Does Tomas Rosicky have a future at Arsenal?

By Avenell Dave

A lot has been made about the lack of experience and maturity by Arsenal on a number of occasions recently, most notably against Wigan at the weekend.

But there have been a number of occasions when there have been precious few leaders guiding and driving the younger members of the team on.

The criticism of Arsenal having a soft underbelly or dismantling the Invincibles team too quickly has become all too relevant.

We have players such as Cesc Fabregas and Robin van Persie who have done their best to drive the younger members of the team forward, but that has come from their own personal drive and determination and from learning from older and wiser players when they first arrived at the club.

A lot has been said about Tomas Rosicky's lack of impact last week at Sh*te H*rt L*ne and I can't help thinking that questions should be asked about his future at the club.

When 'Little Mozart' arrived at Arsenal in the summer of 2006, he had a reputation as one of Europe's finest attacking midfielders, confirming his talent with a decent goal against the USA.

But the doubts about his fitness soon came to haunt us when he broke down with an injury that Arsene Wenger suggested would keep him out for a few weeks and ended up costing him 18 months of his career.

He has done enough in Wenger's eyes to warrant a new contract but I wonder now whether that was premature.

Even if you put his niggling injuries down to the wear and tear of English football, rather than the fragile nature of his body, his impact for us has been indifferent. Fifty Premier League starts in four years is not exactly reliable.

When the sun is out and the opposition sit back, Rosicky has the time and talent to pull teams apart.

But when the opposition is stronger, Wenger either doesn't field him or he brings him on late more often than not.

Do other sides look at the teamsheet and quake about how he can hurt them in the way Cesc Fabregas can?

The fact is that the Wigan defeat, shocking and unacceptable as it is, came against an Arsenal side without its first choice goalkeeper, first choice centre-backs, at least two of the first choice midfield trio and without RvP leading the line, not to mention Andrey Arshavin tormenting the opposition if it suited him.

Great things are expected of Samir Nasri and he has the potential to be a fine player. In fits and starts he can torment opponents and gets stuck in and he will become more consistent as he gets older.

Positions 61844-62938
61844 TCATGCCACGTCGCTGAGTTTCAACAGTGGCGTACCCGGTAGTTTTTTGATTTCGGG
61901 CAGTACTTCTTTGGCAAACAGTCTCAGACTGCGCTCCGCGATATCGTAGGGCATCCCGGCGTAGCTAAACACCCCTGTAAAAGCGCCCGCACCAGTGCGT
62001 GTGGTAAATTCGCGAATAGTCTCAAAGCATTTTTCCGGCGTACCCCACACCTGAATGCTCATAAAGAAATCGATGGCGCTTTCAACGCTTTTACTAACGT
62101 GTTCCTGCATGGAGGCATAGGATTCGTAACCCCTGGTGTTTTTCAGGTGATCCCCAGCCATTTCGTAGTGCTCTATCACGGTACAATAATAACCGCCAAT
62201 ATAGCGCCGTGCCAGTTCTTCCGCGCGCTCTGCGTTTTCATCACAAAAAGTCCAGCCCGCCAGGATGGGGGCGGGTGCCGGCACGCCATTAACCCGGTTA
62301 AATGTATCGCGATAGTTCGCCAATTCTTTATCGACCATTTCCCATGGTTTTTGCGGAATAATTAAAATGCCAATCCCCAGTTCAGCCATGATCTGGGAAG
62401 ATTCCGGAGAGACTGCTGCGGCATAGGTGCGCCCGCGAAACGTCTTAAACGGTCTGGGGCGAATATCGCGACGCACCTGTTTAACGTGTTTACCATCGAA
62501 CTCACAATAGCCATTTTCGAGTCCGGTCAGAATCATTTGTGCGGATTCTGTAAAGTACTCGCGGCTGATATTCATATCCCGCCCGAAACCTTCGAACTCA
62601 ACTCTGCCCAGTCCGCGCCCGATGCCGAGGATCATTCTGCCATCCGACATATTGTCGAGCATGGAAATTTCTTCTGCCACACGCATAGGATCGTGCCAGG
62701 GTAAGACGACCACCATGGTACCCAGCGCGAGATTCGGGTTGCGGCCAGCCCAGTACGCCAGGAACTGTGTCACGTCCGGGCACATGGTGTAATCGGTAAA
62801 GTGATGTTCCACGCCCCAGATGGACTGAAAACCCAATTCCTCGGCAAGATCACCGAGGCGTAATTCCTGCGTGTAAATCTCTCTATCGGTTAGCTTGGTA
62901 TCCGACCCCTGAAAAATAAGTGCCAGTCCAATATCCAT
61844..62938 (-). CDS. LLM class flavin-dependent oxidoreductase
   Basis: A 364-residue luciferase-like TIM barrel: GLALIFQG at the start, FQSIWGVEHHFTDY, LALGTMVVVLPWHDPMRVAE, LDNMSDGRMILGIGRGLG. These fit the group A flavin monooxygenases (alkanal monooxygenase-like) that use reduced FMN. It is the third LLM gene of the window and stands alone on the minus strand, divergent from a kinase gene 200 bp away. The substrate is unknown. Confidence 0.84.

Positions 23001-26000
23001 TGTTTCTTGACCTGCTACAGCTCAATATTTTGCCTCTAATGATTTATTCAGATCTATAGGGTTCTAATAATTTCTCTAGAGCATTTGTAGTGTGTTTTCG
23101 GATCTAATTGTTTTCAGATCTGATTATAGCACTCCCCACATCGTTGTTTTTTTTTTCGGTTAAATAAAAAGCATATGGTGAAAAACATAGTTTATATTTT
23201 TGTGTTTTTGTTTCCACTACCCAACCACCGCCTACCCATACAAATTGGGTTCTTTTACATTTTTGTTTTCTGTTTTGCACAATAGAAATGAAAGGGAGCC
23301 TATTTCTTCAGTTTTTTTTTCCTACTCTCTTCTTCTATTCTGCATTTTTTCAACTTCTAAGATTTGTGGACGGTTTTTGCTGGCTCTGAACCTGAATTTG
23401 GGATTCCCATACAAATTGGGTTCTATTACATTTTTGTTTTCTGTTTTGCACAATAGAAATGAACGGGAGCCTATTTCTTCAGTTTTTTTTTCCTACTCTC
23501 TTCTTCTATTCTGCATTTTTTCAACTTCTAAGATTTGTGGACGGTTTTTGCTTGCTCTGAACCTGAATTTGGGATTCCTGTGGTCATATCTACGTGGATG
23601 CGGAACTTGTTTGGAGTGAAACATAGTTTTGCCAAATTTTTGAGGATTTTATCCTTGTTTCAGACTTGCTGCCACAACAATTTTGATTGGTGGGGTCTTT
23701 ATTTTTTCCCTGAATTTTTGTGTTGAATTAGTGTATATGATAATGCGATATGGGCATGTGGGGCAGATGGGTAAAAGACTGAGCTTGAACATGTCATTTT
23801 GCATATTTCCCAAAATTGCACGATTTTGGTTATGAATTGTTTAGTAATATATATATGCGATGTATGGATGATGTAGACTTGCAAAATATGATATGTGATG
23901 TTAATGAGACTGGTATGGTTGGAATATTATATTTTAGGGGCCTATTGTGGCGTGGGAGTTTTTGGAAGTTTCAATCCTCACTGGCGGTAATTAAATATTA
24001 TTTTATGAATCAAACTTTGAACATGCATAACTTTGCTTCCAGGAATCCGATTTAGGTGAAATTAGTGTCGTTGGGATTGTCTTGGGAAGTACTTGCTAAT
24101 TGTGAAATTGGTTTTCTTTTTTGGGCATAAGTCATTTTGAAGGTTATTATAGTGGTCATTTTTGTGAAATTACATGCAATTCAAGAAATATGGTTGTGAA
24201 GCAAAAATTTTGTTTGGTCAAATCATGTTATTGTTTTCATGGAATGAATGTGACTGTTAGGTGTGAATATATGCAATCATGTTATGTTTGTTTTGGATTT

That's where Rosicky comes in.

Apart from Big Sol at the back, Rosicky was our most experienced regular player on Sunday and as captain for the Czech Republic, I would have expected him to lead the team, armband or not.

He should have rallied the team when things went flat, kept probing for a third goal, kept the rest of the players alert and hungry, particularly dozy Abou Diaby in midfield and very raw Craig Eastmond.

But there was none of that. Rosicky was lost in the indifference of the performance just at the time when a player of his stature should lead.

As we saw last week, his finishing has gone to pot and too often he tries reverse fancy flicks which do nothing but gift the ball back to the opposition.

At his peak, Rosicky can be a world beater but a solid asset to the team who leads by example and knows when to do the simple things and when to try the unexpected? I don't think so.

This isn't about making scapegoats for Sunday - there were way too many poor performances to single anyone out for that disgrace of a defeat.

But it did illustrate that even one of our more senior players could not be relied upon to rally the team when they needed it most.

Rosicky is a luxury who just hasn't delivered enough and I for one would have hoped that he had a fine World Cup this summer as a window to a new challenge away from the Emirates.

Sadly, captain Rosicky's Czech team came behind Slovenia and Slovakia and so failed to qualify.